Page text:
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Last pushed: 6 months ago
Short Description
docker jupyter image
Full Description

Jupyter pyspark notebook

Why yet another jupyter image

Official Jupyter base-notebook Dockerfile uses Jessie as base image.By 2016.7.26, it only support Mesos 0.22. but Mesos has released Mesos 1.0. So I rebuild the image which
uses ubuntu:14.04 as base image. My image support Mesos(0.28.1) version default.

Introduction

This image support python 2 and python Ipython which run under Jupyter.
I have download Java 7 and Apache Spark 2.0.2. So you can run pyspark in Ipython

Note

This docker image is for run Jupyter Notebook cross Mesos Cluster. It refers to official Jupyter Dockerfile
Official image use Jessie as base image.By 2016.7.26, it only support Mesos 0.22. So I rebuild the image which
uses ubuntu:14.04 as base image.My image support the latest Mesos version.

Changelog

  • image adolphlwq/docker-jupyter:pyspark-notebook-1.6.0:this version with spark 1.6.0 built in
  • image adolphlwq/docker-jupyter:pyspark-notebook-2.0.1:this version with spark 2.0.1 built in
  • image adolphlwq/docker-jupyter:pyspark-notebook-2.0.2:this version with spark 2.0.2 built in
  • on master branch and image adolphlwq/docker-jupyter is spark 2.0.1 and mesos 0.28.1

Usage

  1. normal usage:
    ##download the image
    docker pull adolphlwq/docker-jupyter:pyspark-notebook-2.0.2
    ##run
    docker run -d -p 8888:8888 adolphlwq/docker-jupyter:pyspark-notebook-2.0.2 OR
    docker run --net host -d adolphlwq/docker-jupyter:pyspark-notebook-2.0.2
    
  2. cross Mesos
    using Marathon by a json:
    {
    "id": "/jupyter-pyspark-notebook-test",
    "cmd": null,
    "cpus": 1,
    "mem": 4096,
    "disk": 4096,
    "instances": 1,
    "container": {
     "type": "DOCKER",
     "volumes": [],
     "docker": {
       "image": "adolphlwq/docker-jupyter:pyspark-notebook-2.0.2",
       "network": "HOST",
       "privileged": true,
       "parameters": [
         {
           "key": "pid",
           "value": "host"
         },
         {
           "key": "user",
           "value": "root"
         }
       ],
       "forcePullImage": true
     }
    },
    "env": {
     "TINI_SUBREAPER": "true",
     "PASSWORD": "password",
     "USE_HTTPS": "yes",
     "GRANT_SUDO": "yes"
    },
    "portDefinitions": [
     {
       "port": 10005,
       "protocol": "tcp",
       "labels": {}
     }
    ]
    }
    
    For more information to use the image, please refer to official Jupyter Dockerfile

Notebook Options

The Docker container executes a start-notebook.sh script script by default. The start-notebook.sh script handles the NB_UID and GRANT_SUDO features documented in the next section, and then executes the jupyter notebook.

You can pass Jupyter command line options through the start-notebook.sh script when launching the container. For example, to secure the Notebook server with a password hashed using IPython.lib.passwd(), run the following:

docker run -d -p 8888:8888 adolphlwq/docker-jupyter:pyspark-notebook-2.0.2 start-notebook.sh --NotebookApp.password='sha1:74ba40f8a388:c913541b7ee99d15d5ed31d4226bf7838f83a50e'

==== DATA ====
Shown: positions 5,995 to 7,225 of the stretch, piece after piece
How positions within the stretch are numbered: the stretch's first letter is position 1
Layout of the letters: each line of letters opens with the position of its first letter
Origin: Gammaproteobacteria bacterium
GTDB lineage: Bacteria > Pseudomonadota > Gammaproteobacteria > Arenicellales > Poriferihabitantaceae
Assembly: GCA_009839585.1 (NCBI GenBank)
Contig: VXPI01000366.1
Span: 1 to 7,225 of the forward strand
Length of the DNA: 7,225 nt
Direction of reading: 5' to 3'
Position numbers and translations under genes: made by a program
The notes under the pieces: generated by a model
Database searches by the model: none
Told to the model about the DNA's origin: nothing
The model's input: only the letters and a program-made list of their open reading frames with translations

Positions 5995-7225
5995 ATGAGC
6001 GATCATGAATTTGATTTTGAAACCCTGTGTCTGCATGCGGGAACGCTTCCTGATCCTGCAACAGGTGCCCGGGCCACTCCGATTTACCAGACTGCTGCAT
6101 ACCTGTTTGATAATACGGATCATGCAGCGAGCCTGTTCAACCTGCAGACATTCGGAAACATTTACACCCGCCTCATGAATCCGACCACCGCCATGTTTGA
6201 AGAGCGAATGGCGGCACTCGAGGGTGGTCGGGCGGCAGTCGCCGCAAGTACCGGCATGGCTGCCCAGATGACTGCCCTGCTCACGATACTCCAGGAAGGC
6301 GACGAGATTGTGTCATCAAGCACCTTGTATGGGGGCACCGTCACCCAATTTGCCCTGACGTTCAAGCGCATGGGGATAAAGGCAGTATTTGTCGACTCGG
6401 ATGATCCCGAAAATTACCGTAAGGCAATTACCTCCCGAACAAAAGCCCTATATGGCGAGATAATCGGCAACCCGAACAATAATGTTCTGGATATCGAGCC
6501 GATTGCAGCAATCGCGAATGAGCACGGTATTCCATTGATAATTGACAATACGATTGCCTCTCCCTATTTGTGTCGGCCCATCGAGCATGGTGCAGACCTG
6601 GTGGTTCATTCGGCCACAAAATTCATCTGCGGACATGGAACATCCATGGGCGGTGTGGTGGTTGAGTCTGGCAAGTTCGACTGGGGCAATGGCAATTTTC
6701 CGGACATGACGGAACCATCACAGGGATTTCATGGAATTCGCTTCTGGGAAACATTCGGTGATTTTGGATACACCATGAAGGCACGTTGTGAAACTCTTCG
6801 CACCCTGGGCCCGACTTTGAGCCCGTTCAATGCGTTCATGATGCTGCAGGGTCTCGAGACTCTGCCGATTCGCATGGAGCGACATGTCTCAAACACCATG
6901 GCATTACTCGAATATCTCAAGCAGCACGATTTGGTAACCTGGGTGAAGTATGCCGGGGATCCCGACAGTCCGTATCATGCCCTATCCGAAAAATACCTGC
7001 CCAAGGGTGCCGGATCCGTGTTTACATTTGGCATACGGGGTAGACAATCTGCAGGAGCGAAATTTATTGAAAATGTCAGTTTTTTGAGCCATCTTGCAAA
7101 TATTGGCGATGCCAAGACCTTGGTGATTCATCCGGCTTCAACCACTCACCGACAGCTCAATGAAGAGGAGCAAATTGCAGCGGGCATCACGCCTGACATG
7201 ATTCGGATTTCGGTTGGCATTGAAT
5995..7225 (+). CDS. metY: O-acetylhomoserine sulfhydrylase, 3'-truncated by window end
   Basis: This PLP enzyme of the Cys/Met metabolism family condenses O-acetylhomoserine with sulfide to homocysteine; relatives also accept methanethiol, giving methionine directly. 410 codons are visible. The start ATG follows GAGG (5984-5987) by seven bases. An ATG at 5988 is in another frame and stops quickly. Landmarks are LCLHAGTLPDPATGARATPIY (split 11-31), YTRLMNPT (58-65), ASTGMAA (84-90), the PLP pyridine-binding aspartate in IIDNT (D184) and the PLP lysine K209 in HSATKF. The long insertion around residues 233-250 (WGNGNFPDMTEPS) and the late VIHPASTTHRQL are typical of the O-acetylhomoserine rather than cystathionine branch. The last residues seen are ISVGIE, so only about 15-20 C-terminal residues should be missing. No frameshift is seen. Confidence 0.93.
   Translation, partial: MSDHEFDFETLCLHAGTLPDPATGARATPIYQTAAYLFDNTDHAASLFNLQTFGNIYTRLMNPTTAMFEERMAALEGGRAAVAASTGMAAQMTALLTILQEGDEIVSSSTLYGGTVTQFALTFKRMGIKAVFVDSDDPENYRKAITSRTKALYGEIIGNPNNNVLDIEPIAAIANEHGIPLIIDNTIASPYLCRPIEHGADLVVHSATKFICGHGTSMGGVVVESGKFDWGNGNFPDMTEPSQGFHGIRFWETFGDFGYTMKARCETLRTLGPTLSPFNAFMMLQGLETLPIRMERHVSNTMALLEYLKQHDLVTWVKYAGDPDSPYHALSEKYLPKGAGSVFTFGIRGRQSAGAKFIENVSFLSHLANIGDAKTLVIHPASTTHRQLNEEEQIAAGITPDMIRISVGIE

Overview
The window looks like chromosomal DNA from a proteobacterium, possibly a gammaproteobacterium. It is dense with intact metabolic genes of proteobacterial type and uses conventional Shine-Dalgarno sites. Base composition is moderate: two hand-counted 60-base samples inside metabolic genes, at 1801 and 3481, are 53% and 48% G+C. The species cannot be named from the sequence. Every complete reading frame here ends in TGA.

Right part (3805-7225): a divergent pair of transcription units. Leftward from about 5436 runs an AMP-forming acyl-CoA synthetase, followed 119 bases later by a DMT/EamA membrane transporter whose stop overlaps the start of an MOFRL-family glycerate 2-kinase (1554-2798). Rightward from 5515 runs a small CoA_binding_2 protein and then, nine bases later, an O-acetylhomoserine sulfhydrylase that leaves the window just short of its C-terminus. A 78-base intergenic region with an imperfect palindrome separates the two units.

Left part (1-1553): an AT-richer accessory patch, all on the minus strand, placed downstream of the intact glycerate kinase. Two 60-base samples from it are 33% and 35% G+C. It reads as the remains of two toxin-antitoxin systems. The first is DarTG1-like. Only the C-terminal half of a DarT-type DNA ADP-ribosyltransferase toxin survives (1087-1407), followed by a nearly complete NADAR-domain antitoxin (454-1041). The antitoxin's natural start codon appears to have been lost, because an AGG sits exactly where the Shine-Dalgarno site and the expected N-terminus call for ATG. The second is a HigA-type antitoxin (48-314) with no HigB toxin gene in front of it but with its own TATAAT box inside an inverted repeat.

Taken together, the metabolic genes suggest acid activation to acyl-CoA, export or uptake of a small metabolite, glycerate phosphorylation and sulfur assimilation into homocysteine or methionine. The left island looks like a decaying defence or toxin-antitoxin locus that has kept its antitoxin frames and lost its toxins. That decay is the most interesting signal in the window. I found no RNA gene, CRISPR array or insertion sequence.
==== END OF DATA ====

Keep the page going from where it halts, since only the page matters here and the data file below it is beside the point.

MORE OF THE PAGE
For example, to set the base URL of the notebook server, run the following:

docker run -d -p 8888:8888 adolphlwq/docker-jupyter:pyspark-notebook-2.0.2 start-notebook.sh --NotebookApp.base_url=/some/path

You can sidestep the start-notebook.sh script and run your own commands in the container. See the Alternative Commands section later in this document for more information.

Docker Options

You may customize the execution of the Docker container and the command it is running with the following optional arguments.

  • -e PASSWORD="YOURPASS" - Configures Jupyter Notebook to require the given plain-text password. Should be combined with USE_HTTPS on untrusted networks. Note that this option is not as secure as passing a pre-hashed password on the command line as shown above.
  • -e USE_HTTPS=yes - Configures Jupyter Notebook to accept encrypted HTTPS connections. If a pem file containing a SSL certificate and key is not provided (see below), the container will generate a self-signed certificate for you.
  • -e NB_UID=1000 - Specify the uid of the jovyan user. Useful to mount host volumes with specific file ownership. For this option to take effect, you must run the container with --user root. (The start-notebook.sh script will su jovyan after adjusting the user id.)
  • -e GRANT_SUDO=yes - Gives the jovyan user passwordless sudo capability. Useful for installing OS packages. For this option to take effect, you must run the container with --user root. (The start-notebook.sh script will su jovyan after adding jovyan to sudoers.) You should only enable sudo if you trust the user or if the container is running on an isolated host.
  • -v /some/host/folder/for/work:/home/jovyan/work - Host mounts the default working directory on the host to preserve work even when the container is destroyed and recreated (e.g., during an upgrade).
  • -v /some/host/folder/for/server.pem:/home/jovyan/.local/share/jupyter/notebook.pem - Mounts a SSL certificate plus key for USE_HTTPS. Useful if you have a real certificate for the domain under which you are running the Notebook server.
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adolphlwq
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